I have 2 things for you today!
First up, a Sumo citrus salad loaded with roasted cauliflower, kalamata olives, scallions, raisins, cashews and feta. It's dressed with a bright, orange-citrus vinaigrette. Second, a roundup of more than 20 roasted vegetable dishes for easy dinners that I posted on Parade's online magazine, Parade.com. It's Week 3 of my Vegetarian Meal Plan series.
Citrus Salad Time
Wintertime means citrus is at its peak, and the stores are full of citrus you only see a couple of months of the year. I love them all, but Sumo Citrus, a seedless mandarin, is one I buy by the bag. The skin practically peels itself, coming off in 2 or 3 large pieces, so it checks the 'Easy box', and it bursts in your mouth with citrus sweetness unlike other. Finding them at the market means some kind of citrus salad will show up at our table a few times a week. Sometimes I add raw, shaved Brussels sprouts and make a citrus salad into a meal. Or I use various kinds of citrus slices with roasted beets for a side salad. A few years ago I served pesto cauliflower steaks on top of a citrus salad every time we had company for dinner. And this year, my go-to citrus salad is this one with roasted cauliflower. I got my original inspiration for this citrus salad from an orzo citrus salad on the Cookie + Kate blog. I included it in my first Vegetarian Meal Plan posted a couple of weeks ago. It was the most popular menu item based on clicks - so if you missed it, go check it out now!
Citrus Salad with Cauliflower Evolution
I swapped out the orzo pasta for cauliflower to make it low-carb, and L O V E D it. But because I can't stop tinkering, I made it a WHOLE bunch more times, each time making a couple changes. Some changes worked (swapping almonds for cashews), some were a fail (adding roasted Savoy cabbage). I ended up with a light version that's perfect for a side dish or lunch, and a bulkier version more suitable for an entree. The only difference between the two versions is that I added thinly shaved raw cabbage for the entree version.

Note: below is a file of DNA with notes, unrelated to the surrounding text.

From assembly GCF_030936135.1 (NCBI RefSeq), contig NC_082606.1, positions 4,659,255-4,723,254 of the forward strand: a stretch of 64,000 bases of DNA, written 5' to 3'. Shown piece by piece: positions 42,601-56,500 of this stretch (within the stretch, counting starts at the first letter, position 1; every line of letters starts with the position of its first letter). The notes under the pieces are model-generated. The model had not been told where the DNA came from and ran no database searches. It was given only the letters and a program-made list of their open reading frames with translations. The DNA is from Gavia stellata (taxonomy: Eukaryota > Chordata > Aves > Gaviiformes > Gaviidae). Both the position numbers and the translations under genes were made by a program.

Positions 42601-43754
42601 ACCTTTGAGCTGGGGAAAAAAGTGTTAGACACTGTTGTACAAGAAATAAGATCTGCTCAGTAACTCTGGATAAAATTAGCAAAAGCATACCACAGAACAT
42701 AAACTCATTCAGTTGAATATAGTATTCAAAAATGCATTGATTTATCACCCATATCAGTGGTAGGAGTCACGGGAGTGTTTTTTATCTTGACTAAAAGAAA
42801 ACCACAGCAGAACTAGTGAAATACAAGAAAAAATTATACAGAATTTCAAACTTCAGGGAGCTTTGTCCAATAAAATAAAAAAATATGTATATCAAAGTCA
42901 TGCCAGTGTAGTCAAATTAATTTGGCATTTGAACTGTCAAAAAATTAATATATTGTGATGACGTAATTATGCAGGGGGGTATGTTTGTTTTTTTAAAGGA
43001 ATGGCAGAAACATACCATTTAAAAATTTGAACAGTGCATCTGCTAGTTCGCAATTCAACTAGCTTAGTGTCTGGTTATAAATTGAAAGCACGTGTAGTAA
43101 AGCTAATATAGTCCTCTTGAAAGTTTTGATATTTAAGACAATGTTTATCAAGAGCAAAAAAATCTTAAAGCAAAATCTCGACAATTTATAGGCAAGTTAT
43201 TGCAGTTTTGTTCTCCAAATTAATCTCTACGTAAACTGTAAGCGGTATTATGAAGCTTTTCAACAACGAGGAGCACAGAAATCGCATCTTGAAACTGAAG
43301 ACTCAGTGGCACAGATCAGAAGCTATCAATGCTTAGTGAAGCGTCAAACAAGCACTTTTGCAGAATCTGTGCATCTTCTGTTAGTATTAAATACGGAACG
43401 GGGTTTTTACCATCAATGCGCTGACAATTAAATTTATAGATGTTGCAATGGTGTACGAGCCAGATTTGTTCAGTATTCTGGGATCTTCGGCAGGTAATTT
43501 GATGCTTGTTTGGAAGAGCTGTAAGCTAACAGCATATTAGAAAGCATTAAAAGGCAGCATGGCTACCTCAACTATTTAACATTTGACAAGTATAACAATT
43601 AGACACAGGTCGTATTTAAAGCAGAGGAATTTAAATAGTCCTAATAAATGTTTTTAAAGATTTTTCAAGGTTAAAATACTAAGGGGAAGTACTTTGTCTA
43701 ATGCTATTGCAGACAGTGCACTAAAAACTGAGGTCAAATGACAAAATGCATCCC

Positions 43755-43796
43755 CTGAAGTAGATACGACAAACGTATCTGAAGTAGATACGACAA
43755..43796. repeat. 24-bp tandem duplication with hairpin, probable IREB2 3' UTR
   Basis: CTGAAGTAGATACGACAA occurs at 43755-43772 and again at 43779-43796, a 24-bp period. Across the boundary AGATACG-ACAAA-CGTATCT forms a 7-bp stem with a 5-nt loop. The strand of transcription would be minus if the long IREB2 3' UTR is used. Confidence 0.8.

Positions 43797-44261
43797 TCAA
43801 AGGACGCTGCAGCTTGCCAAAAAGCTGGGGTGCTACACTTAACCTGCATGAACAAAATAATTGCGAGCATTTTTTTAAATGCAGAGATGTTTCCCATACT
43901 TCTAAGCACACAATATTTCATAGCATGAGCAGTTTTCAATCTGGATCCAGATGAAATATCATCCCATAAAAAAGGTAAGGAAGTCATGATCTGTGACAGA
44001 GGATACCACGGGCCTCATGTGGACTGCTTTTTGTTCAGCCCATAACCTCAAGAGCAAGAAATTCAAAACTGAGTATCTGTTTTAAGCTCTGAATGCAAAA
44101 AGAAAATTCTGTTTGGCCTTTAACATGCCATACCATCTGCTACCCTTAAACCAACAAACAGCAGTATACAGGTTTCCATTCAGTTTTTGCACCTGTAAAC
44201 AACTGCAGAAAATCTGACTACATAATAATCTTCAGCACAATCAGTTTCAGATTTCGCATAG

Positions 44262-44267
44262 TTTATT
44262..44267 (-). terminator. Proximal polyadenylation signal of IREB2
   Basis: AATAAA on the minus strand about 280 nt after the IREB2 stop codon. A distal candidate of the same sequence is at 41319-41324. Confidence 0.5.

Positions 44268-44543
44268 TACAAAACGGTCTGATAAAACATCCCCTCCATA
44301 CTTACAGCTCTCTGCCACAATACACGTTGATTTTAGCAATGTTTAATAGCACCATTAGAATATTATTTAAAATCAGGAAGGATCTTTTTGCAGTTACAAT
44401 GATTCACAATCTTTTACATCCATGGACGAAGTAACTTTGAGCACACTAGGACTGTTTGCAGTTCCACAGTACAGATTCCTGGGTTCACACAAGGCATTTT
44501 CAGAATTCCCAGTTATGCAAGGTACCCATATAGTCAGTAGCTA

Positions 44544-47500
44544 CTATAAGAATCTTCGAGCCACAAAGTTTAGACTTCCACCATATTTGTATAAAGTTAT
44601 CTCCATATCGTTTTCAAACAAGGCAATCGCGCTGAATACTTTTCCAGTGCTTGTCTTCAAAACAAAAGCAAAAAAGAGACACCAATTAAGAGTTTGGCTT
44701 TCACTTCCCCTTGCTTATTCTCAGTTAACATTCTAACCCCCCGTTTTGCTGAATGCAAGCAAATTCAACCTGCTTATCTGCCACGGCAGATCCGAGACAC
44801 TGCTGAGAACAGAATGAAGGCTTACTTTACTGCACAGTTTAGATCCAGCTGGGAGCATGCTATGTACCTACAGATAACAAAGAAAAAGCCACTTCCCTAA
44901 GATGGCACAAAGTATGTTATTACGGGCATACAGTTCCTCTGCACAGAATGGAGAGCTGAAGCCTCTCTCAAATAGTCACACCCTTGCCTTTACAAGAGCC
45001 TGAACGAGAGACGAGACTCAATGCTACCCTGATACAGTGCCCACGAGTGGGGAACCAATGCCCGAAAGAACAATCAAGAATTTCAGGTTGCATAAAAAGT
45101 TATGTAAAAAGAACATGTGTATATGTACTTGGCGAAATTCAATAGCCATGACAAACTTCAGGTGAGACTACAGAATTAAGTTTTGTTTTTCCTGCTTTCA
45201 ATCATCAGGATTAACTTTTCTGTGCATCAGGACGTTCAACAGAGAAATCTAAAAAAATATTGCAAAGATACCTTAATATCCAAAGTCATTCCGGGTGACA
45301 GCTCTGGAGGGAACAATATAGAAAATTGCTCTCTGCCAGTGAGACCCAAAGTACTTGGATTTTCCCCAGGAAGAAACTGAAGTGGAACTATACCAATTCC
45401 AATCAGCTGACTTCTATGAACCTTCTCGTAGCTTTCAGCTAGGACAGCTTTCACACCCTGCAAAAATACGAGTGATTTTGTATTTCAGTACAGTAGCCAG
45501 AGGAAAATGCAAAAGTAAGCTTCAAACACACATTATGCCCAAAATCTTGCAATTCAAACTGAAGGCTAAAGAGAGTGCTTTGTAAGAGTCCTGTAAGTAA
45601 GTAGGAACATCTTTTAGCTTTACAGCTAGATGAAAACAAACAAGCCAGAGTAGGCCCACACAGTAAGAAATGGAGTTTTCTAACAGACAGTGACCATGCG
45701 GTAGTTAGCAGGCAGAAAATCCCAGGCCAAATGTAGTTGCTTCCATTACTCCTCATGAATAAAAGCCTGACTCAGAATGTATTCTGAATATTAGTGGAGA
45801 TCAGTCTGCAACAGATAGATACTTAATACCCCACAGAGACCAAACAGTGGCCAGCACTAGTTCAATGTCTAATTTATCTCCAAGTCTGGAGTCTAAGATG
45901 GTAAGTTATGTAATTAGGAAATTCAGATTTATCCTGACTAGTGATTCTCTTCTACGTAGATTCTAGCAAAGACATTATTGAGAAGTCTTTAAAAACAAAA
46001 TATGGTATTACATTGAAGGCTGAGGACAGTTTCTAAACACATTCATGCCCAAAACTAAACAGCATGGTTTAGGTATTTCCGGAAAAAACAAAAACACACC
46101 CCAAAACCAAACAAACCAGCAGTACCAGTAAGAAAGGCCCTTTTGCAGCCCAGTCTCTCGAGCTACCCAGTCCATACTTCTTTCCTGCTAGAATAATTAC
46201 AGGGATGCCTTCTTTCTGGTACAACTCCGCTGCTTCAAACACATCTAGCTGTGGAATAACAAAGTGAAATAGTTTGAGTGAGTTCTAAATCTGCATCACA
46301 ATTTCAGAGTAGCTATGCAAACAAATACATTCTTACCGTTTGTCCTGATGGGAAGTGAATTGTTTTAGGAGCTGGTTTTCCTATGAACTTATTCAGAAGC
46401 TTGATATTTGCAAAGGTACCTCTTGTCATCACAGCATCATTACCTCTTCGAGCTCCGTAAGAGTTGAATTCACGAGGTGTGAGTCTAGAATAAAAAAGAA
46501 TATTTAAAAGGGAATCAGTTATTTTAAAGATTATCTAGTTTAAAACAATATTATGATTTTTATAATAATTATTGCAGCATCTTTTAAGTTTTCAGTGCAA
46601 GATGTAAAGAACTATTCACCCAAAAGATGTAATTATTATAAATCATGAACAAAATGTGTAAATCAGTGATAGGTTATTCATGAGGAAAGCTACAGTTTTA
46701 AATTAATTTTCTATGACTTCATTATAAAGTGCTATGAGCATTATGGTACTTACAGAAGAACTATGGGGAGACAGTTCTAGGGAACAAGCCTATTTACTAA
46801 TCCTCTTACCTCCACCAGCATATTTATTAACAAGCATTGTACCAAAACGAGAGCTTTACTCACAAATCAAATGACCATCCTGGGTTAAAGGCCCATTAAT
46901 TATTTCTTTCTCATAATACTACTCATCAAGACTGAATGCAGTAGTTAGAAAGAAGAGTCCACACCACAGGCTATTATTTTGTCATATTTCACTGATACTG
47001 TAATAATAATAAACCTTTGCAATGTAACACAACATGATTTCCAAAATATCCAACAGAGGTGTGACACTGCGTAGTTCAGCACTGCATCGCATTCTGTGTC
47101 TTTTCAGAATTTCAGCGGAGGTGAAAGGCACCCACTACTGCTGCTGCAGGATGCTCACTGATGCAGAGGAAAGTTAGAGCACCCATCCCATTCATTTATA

I love adding roasted vegetables to salads. It adds a little more nutrition, makes the salad more filling, and adds another texture. In fact I almost always have some kind of roasted vegetable on hand to add to all kinds of dishes. Roasted tomatoes, beets, cauliflower, butternut squash, and Brussels sprouts are some of my favorites.
Tips for Making the Sumo Citrus Salad
- Any citrus will work in this salad if you can't find any Sumo Citrus.
- Purchase feta cheese in large chunks or a single slab, and crumble between your fingers. Pre-crumbled feta can be too dry, and it only takes a few seconds to crumble it yourself for a much better flavor.
- I used 2 navel oranges for the Vinaigrette, but feel free to use another kind of citrus.
- Red cabbage or radicchio can be substituted for the green cabbage.
Citrus Salad with Cauliflower, Kalamata Olives and Feta
Sumo Citrus Salad
- ½ medium cauliflower, florets separated and sliced
- 1 tablespoon olive oil
- ¼ teaspoon kosher salt
- ⅛ teaspoon ground chipotle pepper powder
- 2 Suma citrus, peeled and separated into segments
- ½ cup pitted Kalamata olives, halved
- ½ cup thinly sliced scallions, white and green parts
- ¼ cup coarsely chopped Italian parsley
- ¼ cup raisins
- ¼ cup crumbled feta cheese
- ½ cup cashews, coarsely chopped
- ⅓ small head of green cabbage, thinly sliced (optional)
- Preheat the oven to 400˚F (see cooking notes), and line a baking sheet with foil or parchment paper.
- Toss the cauliflower in the olive oil, and arrange on a baking sheet. Sprinkle with the salt and chipotle pepper powder. Roast for 15 minutes, or until tender.
- Combine the remaining Citrus Salad ingredients in a large bowl, including the cabbage if using, and whisk together all of the ingredients for the Citrus Vinaigrette.
- Add the roasted cauliflower to the bowl, drizzle one-half of the Vinaigrette over the top of the salad, and toss. Add the remaining Vinaigrette to taste, and toss again.
- Serve at room temperature.